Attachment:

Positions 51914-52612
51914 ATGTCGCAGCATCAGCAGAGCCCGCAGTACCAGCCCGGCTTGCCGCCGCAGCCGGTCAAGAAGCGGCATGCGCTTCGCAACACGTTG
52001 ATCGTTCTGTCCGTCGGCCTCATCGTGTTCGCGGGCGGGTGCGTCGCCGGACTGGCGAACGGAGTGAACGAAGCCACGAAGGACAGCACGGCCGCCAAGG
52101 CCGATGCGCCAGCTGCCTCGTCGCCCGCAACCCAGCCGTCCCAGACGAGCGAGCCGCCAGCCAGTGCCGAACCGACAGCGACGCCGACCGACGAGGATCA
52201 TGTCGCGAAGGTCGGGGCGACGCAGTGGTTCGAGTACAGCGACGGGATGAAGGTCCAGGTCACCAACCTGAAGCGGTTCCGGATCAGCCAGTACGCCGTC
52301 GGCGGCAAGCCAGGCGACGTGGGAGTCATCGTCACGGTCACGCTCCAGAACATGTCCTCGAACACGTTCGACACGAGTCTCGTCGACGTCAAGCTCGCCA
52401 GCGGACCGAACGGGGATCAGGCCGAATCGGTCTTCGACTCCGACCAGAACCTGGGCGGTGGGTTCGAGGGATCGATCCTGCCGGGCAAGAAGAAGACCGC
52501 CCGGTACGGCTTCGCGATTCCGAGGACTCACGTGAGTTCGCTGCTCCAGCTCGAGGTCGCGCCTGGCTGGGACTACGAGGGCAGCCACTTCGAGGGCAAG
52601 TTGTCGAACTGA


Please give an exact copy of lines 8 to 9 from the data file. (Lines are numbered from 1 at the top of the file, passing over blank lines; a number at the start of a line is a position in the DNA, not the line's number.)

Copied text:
52501 CCGGTACGGCTTCGCGATTCCGAGGACTCACGTGAGTTCGCTGCTCCAGCTCGAGGTCGCGCCTGGCTGGGACTACGAGGGCAGCCACTTCGAGGGCAAG
52601 TTGTCGAACTGA